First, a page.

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Study reveals Windsor 2016 generated over $32M of 'economic activity' for the city

13th FINA World Swimming Championships (25m) at the WFCU Centre on December 10, 2016 in Windsor Ontario, Canada. (Photo by Gregory Shamus/Getty Images)
LAUSANNE, November 2, 2017 - A recent economic impact study, conducted by the Canadian Sports Tourism Alliance, revealed that the FINA World Swimming Championships (25m) and the FINA World Aquatics Convention held last December in Windsor, Canada, generated over $32 million of "economic activity" for the city.

The six-day swimming competition, held at the WFCU Centre, resulted in a surplus of $146,311, which a report from Deputy Treasurer Tony Ardovini's recommends using "to fund aquatics equipment to help grow the sport of competitive swimming in the city”.

A further funding surplus of $116,191, specifically related to Windsor's $3-million investment in the event, is recommenced to be rolled into the city's capital budget for 2018.

These expenditures supported $13 million in wages and salaries in the province through the support of 191 jobs, of which 125 jobs and $8.1 million in wages and salaries were supported in Windsor. The Championships also widely supported tax revenues in Canada.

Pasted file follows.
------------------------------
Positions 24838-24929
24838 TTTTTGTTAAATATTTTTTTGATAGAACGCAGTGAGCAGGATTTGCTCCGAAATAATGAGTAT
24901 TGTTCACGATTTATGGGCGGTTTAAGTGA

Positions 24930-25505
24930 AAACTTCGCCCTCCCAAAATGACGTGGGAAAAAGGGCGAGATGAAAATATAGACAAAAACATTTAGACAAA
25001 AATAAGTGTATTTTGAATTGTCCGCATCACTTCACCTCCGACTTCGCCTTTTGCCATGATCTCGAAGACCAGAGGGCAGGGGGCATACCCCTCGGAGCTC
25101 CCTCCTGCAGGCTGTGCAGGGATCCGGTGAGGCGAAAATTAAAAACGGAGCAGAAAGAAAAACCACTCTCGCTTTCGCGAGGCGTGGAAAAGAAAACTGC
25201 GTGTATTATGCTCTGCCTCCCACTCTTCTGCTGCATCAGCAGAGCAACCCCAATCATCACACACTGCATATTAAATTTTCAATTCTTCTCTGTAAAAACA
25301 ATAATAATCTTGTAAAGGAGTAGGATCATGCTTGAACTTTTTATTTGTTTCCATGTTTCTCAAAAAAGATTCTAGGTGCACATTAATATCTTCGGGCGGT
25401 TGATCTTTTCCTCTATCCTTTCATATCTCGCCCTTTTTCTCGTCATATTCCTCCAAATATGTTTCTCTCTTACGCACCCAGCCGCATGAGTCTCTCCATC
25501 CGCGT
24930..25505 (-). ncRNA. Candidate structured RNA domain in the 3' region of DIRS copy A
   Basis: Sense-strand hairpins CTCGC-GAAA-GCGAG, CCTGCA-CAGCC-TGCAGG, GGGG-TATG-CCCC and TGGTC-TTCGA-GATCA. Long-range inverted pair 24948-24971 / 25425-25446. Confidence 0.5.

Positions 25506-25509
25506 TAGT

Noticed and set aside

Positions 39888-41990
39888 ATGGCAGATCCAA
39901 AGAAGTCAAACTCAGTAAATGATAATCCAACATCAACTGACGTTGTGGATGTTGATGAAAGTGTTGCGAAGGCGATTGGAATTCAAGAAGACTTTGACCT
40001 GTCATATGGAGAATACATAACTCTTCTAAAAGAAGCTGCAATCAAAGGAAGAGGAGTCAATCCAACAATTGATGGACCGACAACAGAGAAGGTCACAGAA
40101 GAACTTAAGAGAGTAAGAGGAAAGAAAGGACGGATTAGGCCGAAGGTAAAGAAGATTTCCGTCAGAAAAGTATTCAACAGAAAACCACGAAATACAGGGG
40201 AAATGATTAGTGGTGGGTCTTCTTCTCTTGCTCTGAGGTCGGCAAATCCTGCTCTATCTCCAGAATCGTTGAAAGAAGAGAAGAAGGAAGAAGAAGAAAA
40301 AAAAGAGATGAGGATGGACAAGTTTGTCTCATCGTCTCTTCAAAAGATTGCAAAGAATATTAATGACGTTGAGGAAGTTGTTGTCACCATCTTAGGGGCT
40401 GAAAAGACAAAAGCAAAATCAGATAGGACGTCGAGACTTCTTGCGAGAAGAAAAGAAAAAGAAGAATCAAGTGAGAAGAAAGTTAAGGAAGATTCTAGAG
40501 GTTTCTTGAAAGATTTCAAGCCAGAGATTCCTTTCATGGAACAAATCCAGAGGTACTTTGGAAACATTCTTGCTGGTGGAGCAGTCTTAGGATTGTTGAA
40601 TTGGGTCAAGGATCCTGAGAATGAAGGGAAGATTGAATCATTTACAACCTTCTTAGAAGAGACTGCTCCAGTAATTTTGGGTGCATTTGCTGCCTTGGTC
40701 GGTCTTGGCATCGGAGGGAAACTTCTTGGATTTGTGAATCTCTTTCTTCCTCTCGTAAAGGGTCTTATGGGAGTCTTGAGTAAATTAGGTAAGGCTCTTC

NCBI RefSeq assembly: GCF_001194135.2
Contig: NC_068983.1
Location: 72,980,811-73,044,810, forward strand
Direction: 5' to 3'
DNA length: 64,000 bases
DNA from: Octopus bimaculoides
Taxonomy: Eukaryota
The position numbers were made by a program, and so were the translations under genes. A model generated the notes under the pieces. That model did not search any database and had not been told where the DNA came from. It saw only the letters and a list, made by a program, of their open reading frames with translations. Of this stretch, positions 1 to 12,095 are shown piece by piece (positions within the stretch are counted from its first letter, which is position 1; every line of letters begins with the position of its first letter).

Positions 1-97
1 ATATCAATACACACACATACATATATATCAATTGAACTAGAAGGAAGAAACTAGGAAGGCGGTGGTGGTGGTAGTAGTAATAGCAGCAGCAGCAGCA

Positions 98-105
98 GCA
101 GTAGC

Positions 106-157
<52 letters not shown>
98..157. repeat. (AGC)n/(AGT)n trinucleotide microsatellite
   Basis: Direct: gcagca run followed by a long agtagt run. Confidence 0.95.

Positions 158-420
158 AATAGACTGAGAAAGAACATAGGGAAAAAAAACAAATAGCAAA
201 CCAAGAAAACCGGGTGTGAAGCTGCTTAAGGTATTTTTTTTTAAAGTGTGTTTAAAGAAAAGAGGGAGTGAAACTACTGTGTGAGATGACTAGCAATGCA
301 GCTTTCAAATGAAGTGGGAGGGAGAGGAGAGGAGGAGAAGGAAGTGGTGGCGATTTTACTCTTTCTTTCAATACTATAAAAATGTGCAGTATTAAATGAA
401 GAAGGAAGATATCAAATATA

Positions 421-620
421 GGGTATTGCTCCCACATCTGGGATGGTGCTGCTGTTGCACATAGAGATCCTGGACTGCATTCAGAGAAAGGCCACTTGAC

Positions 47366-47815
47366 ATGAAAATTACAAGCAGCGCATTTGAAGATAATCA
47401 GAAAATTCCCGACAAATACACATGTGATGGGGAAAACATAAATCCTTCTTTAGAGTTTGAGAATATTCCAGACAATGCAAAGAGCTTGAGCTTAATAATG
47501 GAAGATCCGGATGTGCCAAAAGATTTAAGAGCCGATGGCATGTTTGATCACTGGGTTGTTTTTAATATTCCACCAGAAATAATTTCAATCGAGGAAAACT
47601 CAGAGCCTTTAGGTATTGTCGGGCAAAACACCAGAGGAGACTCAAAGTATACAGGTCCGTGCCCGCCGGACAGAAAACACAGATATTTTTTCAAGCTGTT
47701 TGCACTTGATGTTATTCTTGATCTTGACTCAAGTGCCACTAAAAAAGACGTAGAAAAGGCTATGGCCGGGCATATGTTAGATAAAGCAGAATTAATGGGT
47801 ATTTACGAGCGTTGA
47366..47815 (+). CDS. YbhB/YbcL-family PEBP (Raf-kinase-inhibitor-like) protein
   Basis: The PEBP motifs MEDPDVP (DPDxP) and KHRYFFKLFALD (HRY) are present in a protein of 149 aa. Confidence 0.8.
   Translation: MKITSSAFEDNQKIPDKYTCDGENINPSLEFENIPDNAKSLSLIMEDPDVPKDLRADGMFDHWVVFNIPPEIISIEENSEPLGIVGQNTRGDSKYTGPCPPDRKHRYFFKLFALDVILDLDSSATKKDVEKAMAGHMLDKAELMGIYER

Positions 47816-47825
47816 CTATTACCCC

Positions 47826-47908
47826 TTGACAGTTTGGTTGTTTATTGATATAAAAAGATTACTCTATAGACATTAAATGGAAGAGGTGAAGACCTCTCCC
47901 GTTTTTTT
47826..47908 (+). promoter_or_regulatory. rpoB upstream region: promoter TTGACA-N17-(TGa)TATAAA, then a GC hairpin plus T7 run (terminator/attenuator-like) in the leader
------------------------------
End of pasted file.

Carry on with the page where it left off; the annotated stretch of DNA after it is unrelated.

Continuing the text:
Windsor’s Mayor Drew Dilkens was naturally satisfied with this outcome: “I think the results were very, very positive and I think the city should be looking at more opportunities when it makes sense. All those who were present had a chance to experience a world-class swimming event. It was a great event for Windsor!

The FINA President Dr Julio C. Maglione also commented this report: “Despite being the smallest city ever to host our FINA World Swimming Championships (25m), the event had a tremendous and positive impact on the local economy and on the overall exposure of the city and province of Ontario. FINA experienced a great time in Windsor and this outcome proves once more the advantages of hosting a major FINA event, in terms of social, economic, tourism, and sport development benefits”.

The event attracted 864 swimmers from 153 National Federations, and reached a global audience of over 460 million TV viewers.
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